We can compute the probability for any specific sequence. So, let’s say the number of trials in a sequence can be symbolized by the letter N and the number of successes in those trials is called R and the number of failures is N minus R. To figure out the probability of any sequence, you can use the formula displayed on the screen. We multiply the probability of success (P) by itself R times, then we multiply the probability of failure (1 minus P) by itself N minus R times, and we finally multiply those two numbers together. This is called the joint probability of a sequence.

Now you know how to compute the joint probability of a sequence of successes and failures. The next step is to figure out how many different sequences (that is, patterns of successes and failures) have that same number of successes out of N trials. For example, there are three different ways that we can have 2 successes from 3 trials:

  • success, success, failure.

  • success, failure, success.

  • failure, success, success.

As you can see, in each sequence, there are 2 successes and 1 failure. The number of different sequences having R successes in N trials is called the number of combinations. In this example, there are 3 combinations for a sequence having 2 successes out of 3 trials.

The number of combinations may be simple to work out by hand when there are just a few trials, like our previous example, but what if I asked you how many different combinations can occur for 2 successes in 5 trials? In cases like this, having a formula to find the number of combinations is quite helpful. This formula is N factorial divided by R factorial times N minus R factorial. This equation includes a factorial symbol (indicated by an exclamation point). This factorial symbol means multiply the number before the exclamation mark times the number minus one, then times the number minus two, and so on down to 1. For example, 5 factorial equals 5 times 4 times 3 times 2 times 1, which equals 120.

Now, let’s finish finding the number of combinations that can occur for 2 successes in 5 trials. So, 5 factorial is equal to 120, which we just found out. Then, we divided that by 2 factorial (which is 2 times 1) times 5 − 2 factorial, or 3 factorial (which is 3 times 2 times 1). That gives us 120 divided by 12, which equals 10. This means there are 10 ways to get 2 successes in 5 trials.

Now you see how to compute the joint probability of a particular sequence that has R successes in N trials (such as failure, failure, success, failure, success) how to compute the number of combinations in which a sequence has R successes in N trials (such as 10 ways to get 2 successes out of 5 trials).

As the final step in computing binomial probability you just put those two parts together. You can figure out the probability of getting R successes out of N trials by multiplying the number of combinations for a sequence that has R successes out of N trials by the joint probability of any one of those sequences. When you do this, you are finding the probability of R successes in N trials. So, if you put that all together you get the formula on the screen. This is what we call a binomial probability.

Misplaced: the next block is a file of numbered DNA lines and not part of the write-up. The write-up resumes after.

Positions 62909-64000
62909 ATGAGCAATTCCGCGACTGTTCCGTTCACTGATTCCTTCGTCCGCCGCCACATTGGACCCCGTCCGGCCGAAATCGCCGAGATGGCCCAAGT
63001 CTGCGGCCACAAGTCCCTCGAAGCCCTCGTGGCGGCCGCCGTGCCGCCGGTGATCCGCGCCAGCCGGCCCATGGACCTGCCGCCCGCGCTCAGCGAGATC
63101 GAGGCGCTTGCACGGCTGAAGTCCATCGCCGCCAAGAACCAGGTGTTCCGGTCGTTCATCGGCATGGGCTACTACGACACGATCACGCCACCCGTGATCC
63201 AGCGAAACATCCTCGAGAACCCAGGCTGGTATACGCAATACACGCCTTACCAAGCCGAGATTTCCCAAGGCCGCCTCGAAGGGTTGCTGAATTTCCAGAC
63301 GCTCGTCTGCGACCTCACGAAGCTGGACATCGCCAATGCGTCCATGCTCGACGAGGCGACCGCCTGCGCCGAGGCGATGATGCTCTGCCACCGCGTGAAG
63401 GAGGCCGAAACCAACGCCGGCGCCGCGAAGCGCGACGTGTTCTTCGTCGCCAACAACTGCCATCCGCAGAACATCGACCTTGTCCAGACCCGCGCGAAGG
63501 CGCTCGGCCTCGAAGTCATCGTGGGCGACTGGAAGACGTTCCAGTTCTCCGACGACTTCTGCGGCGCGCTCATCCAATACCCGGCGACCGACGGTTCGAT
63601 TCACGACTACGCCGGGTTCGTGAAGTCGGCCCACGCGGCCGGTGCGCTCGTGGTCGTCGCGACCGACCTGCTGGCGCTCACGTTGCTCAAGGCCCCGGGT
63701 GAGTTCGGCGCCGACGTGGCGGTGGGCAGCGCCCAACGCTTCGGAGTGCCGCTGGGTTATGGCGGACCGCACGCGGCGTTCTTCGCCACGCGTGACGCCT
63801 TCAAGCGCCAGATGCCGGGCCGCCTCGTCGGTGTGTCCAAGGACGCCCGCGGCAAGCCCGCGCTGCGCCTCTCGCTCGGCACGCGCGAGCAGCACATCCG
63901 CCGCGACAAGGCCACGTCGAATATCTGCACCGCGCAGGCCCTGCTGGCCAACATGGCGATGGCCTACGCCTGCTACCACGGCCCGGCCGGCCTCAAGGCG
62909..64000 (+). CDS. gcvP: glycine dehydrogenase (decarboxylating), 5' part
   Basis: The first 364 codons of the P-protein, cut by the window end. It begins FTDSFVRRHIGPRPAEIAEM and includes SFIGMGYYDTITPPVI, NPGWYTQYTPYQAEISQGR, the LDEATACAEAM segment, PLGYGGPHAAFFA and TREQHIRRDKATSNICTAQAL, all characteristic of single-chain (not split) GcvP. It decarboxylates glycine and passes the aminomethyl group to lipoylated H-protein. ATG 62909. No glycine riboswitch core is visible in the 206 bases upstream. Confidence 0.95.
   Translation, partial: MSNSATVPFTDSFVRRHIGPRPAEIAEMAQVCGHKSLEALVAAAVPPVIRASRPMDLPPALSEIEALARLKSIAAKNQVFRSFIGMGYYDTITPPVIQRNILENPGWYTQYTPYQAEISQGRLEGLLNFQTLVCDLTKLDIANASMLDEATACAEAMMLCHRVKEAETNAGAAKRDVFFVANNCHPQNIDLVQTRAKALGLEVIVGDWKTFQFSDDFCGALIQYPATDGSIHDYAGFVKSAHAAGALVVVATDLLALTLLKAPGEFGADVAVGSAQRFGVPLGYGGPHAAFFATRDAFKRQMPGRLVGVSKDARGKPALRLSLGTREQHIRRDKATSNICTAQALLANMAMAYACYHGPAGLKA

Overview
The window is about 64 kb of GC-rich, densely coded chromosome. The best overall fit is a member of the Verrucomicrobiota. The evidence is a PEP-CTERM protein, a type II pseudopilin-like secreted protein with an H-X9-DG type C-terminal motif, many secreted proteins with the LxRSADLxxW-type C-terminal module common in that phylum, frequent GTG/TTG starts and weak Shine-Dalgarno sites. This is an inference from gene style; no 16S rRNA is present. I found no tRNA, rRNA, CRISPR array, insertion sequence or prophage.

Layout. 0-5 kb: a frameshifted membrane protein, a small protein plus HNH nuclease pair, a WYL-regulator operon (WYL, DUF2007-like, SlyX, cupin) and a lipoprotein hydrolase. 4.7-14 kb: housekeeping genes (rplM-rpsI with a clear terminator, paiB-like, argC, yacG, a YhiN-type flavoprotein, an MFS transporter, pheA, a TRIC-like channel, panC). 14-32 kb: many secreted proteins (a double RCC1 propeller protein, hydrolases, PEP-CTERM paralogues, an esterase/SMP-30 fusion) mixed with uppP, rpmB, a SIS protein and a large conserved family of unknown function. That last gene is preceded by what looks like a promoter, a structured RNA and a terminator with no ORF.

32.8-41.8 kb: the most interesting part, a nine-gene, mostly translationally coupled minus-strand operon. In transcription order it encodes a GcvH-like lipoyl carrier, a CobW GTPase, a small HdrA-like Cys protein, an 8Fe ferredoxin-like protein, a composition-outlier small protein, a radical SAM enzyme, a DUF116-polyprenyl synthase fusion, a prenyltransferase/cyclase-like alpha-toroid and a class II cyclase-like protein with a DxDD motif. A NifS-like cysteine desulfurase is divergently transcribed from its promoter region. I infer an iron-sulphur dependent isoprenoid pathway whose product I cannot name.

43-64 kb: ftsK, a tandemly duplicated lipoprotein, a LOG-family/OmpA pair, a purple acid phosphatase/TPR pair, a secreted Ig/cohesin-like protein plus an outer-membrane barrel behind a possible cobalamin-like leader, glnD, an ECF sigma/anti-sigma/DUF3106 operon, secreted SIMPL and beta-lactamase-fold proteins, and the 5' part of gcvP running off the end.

Let’s do an example to see how well our formula for binomial probability works. Suppose I want to find the probability of rolling a die 5 times and having 5 or 6 come up exactly 2 times. In this case, we want to know the binomial probability of 2 successes in 5 trials, when the probability of success is 1/3. The binomial probability equals the number of combinations that have 2 successes in 5 trials times the joint probability of this sequence.

The number of combinations is 5 factorial divided by 2 factorial times 3 factorial, which equals 5 times 4 times 3 times 2 times 1 divided by 2 times 1 times 3 times 2 times 1 which equals 120 divided by 12 which is 10.

The joint probability of any one sequence is one-third times one-third times two-thirds times two-thirds times two-thirds, which equals 8 divided by 243.

Multiply the number of combinations times the joint probability of a sequence. We get 10 times 8 divided by 243 which equals 80 divided by 243 (or about 0.33).

This means you have about a one-third chance of rolling a die 5 times and getting 5 or 6 to come up exactly 2 times.

Now you know how to determine the probability of R successes out of N trials when the probability of success is P.

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Lawson, A.P., Mayer, R.E., Adamo-Villani, N. et al. Do Learners Recognize and Relate to the Emotions Displayed By Virtual Instructors?. Int J Artif Intell Educ (2021). https://doi.org/10.1007/s40593-021-00238-2

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Keywords

  • Animated pedagogical agents
  • Affective processes
  • Emotion
  • Emotional tone
  • Learning